The northern England town of Grimsfield is bleak—completely desaturated of color, existing solely on small, square dioramas. Its inhabitants, architecture, and virtually everything within it are completely cubular, except for some dashing, rare berets. Everyone within Grimsfield is self-absorbed, the protagonist perhaps most of all. He’s an ex-detective who has recently given up on his day job to pursue his dream of becoming a poet. But if only life were that simple in this Kafkaesque adventure.
Adam Wells, the creator of the point-and-click adventure game Grimsfield, is an animator by day, newly-dubbed game designer by night. Grimsfield is his first, and “possibly last,” foray into game development. “I figured the most interesting thing I could do is produce a small adventure game, similar to a Twine game, but with a few more graphic elements to give it a sense of location and tone,” explained Wells in a blog retrospective about the experience of making his first game. “I tend to enjoy games and films that show rather than tell.”
Grimsfield’s a short game, running from about 45 minutes to an hour. All along the bite-sized adventure are enriching, silly characters that are fiending to tell you about all their problems—whether you like it or not. And you won’t like it. You always seem pestered when asking another cube-headed person about where they got their beret, or scoff when you learn you have to go another office to get a stamp on a form. So many hoops to jump through just to be able to perform some live poetry, man. The rules-laden town of Grimsfield is all about making your life inconvenient.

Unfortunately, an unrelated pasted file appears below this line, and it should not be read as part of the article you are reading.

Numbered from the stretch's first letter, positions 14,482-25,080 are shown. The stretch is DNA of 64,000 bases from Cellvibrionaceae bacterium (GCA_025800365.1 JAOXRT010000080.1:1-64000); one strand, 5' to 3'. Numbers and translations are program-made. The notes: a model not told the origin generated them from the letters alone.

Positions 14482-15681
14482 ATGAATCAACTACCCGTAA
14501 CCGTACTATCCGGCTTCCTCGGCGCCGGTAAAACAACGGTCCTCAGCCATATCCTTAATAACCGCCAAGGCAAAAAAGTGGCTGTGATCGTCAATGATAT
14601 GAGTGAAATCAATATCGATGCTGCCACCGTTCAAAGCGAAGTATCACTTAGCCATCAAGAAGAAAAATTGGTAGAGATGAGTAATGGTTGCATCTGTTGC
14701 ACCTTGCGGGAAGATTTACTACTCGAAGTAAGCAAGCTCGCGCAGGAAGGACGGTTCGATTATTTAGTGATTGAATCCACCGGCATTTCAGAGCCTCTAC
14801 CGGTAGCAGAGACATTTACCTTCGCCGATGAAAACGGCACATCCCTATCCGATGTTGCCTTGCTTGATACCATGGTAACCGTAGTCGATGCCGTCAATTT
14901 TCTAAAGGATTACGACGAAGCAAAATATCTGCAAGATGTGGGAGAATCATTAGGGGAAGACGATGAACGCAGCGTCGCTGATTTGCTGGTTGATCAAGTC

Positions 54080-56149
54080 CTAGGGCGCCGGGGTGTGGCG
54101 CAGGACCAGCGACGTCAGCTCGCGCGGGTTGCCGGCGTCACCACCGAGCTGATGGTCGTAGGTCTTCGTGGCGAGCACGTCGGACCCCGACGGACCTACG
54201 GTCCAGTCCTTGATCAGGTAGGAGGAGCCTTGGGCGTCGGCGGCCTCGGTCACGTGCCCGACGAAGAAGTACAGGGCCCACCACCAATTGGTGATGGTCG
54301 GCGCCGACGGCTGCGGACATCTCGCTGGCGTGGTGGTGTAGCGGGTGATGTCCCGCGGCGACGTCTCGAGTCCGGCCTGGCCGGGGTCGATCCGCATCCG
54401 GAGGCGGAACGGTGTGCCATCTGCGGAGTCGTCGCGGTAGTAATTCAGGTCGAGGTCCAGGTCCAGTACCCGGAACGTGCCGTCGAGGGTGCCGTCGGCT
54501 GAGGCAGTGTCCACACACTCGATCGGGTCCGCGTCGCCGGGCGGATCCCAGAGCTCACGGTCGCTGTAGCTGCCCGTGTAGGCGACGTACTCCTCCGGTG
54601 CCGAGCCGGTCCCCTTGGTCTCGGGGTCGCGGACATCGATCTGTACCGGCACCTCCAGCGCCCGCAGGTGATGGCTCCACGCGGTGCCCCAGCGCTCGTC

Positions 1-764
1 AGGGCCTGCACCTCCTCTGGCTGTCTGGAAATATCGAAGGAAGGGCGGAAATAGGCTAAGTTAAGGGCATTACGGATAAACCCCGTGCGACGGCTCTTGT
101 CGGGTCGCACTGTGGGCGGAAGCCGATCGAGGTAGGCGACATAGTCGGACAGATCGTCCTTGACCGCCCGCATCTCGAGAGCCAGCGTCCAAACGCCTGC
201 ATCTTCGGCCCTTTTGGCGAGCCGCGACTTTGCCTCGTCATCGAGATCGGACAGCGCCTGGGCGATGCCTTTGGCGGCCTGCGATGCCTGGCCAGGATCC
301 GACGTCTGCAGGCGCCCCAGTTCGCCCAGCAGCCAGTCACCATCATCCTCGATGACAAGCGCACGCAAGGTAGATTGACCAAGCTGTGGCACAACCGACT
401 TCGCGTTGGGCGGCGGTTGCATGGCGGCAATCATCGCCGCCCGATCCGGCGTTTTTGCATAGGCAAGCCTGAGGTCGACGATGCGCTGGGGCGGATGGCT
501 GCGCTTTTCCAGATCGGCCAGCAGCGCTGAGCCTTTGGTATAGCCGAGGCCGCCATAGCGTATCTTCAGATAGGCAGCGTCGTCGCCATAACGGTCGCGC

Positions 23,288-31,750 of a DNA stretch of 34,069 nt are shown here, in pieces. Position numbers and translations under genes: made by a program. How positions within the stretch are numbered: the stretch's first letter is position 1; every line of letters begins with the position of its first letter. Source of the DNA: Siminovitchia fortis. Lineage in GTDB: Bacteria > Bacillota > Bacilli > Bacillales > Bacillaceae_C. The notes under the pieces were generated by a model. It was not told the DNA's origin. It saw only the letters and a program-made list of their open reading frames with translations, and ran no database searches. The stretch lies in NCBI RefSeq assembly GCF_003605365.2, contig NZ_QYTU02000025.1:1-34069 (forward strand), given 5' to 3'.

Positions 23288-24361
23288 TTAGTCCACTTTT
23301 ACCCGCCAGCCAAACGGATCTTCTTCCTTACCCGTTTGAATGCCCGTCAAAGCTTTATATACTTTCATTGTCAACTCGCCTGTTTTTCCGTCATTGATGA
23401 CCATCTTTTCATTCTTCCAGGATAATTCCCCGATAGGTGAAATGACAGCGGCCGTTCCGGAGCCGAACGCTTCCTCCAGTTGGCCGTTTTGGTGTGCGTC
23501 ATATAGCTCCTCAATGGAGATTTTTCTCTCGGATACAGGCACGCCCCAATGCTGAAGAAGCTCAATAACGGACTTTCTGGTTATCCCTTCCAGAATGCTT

Grimsfield is emblematic of Wells’ own past work. The cubular styled characters from his short film Brave New Old (2012) return for his videogame debut. This time they’re coupled with the noir-driven style of his short The Circle Line (2013), combined to create a singular, yet familiar style for the game. Wells also cited the classic noir adventure game Grim Fandango (1998) (most particularly the Blue Casket location—wherein Manny recites some spontaneous poetry) and the solipsistic Blue Jam Monologues radio show from comedian and writer Chris Morris as notable influences for Grimsfield.
Among these pointed aesthetical points, Wells also sought to emulate the absurdist comedy of British comedies, such as Catterick (2004) and The League of Gentlemen (1999). “I knew I wanted to portray a side of England in games I have never seen,” wrote Wells of the obscure influence. “I and many others fetishise the likes of Twin Peaks and small town Americana for its assets and tone. But small town Britain is equally fascinating.”